Looking forward to shopping for locally made goods during your next trip?
Whether your heart is set on a Turkish carpet or Italian leather goods, the best place to shop for deals is open-air markets.
The hustle and bustle of navigating crowds through a maze of stalls makes shopping feel like a treasure hunt.
However, when it comes time to buy, many tourists are stumped by proper protocol.
How do you know if it’s ok to haggle? And, if so, how to go about getting a good price?
Here’s how to strike a bargain in markets around the world, even if you don’t speak the local language.
How to Know If Bargaining Is Appropriate
In the Mediterranean, a displayed price tag is seen as little more than a starting point for conversation.
There, bargaining is accepted as a method of finding a happy compromise between the merchant’s high hopes and the buyer’s budget.
Basically, it’s outright foolish not to bargain.
In Europe, negotiating prices in brick-and-mortar shops is only common in the south. But feel free to fight prices for goods with the street vendors at flea markets anywhere.
However, deciding to “make an offer” in London? Well, that’s outright seen as poor etiquette.
If you’re in unfamiliar territory, the simplest way to determine if bargaining is acceptable is to ask the concierge at your hotel, your vacation rental host, even the waiter who serves up your lunch.
Once You’ve Got Your Eye on Something, Shop Around to Learn What Locals Pay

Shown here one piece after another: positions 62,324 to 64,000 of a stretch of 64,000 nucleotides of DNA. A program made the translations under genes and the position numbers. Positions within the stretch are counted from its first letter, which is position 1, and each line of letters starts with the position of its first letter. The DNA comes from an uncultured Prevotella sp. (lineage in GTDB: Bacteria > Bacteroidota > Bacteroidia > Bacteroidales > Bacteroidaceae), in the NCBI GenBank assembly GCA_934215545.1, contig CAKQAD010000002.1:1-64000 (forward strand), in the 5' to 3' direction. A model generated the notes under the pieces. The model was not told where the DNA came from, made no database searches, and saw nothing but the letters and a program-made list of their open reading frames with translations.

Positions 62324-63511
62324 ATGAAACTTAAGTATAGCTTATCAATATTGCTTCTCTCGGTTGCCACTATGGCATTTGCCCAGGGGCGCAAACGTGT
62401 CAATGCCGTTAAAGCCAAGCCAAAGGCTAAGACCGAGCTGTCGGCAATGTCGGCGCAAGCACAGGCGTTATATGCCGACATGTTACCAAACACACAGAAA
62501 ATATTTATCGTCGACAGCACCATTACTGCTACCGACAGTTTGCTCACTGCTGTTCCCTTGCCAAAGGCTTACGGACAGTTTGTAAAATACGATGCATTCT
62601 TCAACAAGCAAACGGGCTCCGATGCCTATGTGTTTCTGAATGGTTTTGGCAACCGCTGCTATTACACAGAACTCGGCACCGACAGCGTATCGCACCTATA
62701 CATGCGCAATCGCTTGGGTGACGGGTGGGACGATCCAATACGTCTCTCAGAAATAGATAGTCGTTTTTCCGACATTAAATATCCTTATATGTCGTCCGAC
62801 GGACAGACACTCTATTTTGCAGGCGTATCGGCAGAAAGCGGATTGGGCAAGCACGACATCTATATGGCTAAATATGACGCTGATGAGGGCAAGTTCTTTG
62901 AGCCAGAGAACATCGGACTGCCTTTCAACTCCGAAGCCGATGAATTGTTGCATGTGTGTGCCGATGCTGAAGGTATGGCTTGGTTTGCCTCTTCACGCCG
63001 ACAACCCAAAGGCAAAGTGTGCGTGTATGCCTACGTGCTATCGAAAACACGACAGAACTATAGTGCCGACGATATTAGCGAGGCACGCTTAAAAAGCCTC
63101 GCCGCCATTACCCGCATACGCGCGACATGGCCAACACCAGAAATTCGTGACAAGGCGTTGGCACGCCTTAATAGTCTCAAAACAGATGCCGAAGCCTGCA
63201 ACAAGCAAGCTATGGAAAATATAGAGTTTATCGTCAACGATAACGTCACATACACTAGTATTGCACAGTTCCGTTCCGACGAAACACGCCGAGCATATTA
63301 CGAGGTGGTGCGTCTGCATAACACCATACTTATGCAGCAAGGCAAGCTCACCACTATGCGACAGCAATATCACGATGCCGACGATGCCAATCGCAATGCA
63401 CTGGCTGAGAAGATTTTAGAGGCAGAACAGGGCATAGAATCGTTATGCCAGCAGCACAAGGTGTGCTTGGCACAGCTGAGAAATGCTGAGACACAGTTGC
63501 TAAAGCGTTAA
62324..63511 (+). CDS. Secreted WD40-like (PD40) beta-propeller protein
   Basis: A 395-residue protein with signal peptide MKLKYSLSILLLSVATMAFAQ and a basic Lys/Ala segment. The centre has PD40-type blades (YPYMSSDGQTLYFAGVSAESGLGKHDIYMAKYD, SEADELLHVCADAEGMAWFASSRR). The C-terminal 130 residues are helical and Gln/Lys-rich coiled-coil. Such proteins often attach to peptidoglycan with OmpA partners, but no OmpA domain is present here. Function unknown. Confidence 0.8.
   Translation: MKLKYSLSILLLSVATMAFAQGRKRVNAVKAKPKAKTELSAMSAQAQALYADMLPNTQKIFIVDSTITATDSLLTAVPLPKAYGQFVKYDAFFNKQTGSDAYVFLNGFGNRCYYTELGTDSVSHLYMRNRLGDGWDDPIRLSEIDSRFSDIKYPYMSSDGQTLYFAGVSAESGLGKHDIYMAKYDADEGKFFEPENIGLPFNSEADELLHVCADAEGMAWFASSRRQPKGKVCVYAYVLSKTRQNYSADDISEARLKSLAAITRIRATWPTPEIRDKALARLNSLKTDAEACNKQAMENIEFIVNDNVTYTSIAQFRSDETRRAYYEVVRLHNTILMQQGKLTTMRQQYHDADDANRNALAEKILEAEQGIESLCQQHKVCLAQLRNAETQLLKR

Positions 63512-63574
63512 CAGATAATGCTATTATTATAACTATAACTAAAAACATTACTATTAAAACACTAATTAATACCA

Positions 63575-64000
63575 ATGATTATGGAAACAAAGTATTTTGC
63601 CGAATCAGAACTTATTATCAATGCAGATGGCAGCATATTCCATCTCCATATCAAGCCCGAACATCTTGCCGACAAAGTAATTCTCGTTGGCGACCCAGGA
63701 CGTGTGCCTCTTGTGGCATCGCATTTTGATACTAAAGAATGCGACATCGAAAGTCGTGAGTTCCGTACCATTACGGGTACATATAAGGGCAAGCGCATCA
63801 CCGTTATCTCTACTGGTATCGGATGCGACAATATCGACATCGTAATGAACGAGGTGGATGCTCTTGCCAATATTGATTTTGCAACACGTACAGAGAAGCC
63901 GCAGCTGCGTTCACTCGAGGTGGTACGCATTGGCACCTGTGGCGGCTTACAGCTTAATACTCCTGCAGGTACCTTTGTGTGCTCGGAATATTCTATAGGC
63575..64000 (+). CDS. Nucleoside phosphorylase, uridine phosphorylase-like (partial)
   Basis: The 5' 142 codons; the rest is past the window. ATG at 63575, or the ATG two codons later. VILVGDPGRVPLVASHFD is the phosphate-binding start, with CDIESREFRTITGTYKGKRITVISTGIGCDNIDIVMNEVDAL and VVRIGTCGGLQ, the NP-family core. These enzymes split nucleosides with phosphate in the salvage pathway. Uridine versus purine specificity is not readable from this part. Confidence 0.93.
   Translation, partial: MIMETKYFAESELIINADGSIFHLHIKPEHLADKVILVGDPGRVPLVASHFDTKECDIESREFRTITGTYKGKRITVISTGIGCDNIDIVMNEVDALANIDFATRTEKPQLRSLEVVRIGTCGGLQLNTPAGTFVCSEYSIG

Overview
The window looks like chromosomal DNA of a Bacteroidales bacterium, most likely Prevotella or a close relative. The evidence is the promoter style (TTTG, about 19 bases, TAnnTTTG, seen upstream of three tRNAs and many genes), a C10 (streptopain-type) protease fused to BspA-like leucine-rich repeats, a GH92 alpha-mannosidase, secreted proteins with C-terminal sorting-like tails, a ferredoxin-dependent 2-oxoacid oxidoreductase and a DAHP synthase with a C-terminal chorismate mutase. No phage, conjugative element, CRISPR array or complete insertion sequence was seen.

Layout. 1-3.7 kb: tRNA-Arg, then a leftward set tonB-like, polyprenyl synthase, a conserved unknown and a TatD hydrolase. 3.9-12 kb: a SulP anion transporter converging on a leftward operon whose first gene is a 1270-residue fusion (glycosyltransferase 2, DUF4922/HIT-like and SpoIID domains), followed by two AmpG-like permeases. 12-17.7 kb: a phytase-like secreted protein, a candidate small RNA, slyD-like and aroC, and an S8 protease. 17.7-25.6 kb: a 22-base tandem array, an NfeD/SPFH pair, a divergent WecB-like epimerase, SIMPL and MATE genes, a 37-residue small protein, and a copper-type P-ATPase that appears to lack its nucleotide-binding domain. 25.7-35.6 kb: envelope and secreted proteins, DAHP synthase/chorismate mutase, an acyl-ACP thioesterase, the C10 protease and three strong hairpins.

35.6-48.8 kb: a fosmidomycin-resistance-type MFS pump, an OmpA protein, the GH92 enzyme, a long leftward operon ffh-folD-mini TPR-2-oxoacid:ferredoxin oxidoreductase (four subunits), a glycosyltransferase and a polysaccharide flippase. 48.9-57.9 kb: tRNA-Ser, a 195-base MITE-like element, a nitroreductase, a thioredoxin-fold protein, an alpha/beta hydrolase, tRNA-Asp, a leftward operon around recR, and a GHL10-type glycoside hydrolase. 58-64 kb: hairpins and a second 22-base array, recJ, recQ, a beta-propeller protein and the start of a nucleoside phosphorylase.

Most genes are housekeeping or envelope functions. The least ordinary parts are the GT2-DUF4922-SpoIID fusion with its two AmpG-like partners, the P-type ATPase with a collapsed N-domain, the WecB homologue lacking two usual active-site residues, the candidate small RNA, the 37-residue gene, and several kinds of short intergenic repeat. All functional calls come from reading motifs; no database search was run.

Prices can vary drastically among merchants even within the same row of market stalls.
Chances are that you’ll be able to sense if there’s a double price standard in use. But, one way to know for sure is if the prices aren’t posted.
No price tag means that the cost depends on who’s shopping, and you can be sure that, as a tourist, your price isn’t the best deal.
Before buying, shop around to see what other prices you’re offered for the same item.
Ask a local what he or she would pay. Then, tack on a dollar or two—since it’s very unlikely that a merchant will offer you the same deal.
If the item that you’re interested in is something only tourists buy, find out what tourists from other countries have paid.
That’s because it’s easy to take where you’re from for granted, but merchants around the world think American tourists are rich—and that’s reflected in their pricing.
Ask others that you meet who are from Spain, Italy, China—anywhere else—what they’ve paid for the same goods, and base your offer from there.
If you’re unable to ask someone or if you find that something’s unexpectedly caught your eye, don’t worry—you can still make a smart move.
Determine What You’re Willing to Pay Beforehand
Unless you traveled to a destination with buying an item in mind, given prices can be meaningless and often even distort your idea of an item’s true worth.
Beyond the value materials used to make something and the time it took to craft it, pricing is a psychological game.
Many tourists think that if they can cut the price by half, they’ve struck a heck of a bargain. Sure—but only if you’re their first ever sale.
Merchants know that tourists are going to haggle, so they quadruple their prices and play along with the act of driving a hard bargain before allowing tourists the pleasure of paying double the fair value.
So, what can you do? Simple: Decide what an item is worth to you before looking at how much it costs.
To do so, think about if you’ll use it in the future, and if it’s unique to your location. Finally, depending on its size and weight, don’t forget the hassle of shipping or carrying it back home.
Get a Sense of How Badly They Want the Sale
You see something you like and move in to examine it more closely.
While doing so, don’t be shy about speaking with the merchant. Ask if he or she owns the shop, where the item is from, and respond in kind to develop a rapport.